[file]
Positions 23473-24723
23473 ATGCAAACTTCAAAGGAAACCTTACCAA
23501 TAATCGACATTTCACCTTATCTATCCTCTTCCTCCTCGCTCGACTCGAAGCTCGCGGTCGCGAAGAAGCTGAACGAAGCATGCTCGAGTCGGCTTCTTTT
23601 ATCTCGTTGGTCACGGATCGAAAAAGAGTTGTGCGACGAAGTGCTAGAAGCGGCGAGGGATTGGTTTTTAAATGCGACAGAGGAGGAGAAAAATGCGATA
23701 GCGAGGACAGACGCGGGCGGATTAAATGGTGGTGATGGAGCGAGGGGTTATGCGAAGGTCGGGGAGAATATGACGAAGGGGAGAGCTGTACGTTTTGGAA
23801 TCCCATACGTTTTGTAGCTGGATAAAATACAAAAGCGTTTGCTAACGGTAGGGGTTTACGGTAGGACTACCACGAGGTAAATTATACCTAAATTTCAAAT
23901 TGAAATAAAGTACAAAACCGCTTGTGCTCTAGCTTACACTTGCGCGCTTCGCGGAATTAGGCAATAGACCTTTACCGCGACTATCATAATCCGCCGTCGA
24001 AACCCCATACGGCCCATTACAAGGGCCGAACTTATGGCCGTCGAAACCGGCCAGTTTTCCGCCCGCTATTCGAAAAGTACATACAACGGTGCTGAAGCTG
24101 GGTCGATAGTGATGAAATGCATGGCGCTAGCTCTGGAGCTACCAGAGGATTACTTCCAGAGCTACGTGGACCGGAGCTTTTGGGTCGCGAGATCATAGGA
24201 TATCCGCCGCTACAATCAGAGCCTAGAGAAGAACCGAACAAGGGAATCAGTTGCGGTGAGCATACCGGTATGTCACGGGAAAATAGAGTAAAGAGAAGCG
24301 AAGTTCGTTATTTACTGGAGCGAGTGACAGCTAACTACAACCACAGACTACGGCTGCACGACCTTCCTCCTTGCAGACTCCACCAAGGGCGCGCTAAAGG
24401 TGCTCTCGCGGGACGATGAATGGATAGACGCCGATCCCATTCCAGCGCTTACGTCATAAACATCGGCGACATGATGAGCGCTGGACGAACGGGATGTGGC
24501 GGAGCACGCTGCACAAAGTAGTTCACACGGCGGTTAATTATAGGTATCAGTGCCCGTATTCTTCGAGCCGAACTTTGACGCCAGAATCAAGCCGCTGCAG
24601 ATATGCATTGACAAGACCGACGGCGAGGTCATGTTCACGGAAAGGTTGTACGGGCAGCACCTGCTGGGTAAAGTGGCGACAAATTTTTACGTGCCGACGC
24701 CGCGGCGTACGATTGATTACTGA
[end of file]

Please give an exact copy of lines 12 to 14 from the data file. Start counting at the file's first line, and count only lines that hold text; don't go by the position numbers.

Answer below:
24401 TGCTCTCGCGGGACGATGAATGGATAGACGCCGATCCCATTCCAGCGCTTACGTCATAAACATCGGCGACATGATGAGCGCTGGACGAACGGGATGTGGC
24501 GGAGCACGCTGCACAAAGTAGTTCACACGGCGGTTAATTATAGGTATCAGTGCCCGTATTCTTCGAGCCGAACTTTGACGCCAGAATCAAGCCGCTGCAG
24601 ATATGCATTGACAAGACCGACGGCGAGGTCATGTTCACGGAAAGGTTGTACGGGCAGCACCTGCTGGGTAAAGTGGCGACAAATTTTTACGTGCCGACGC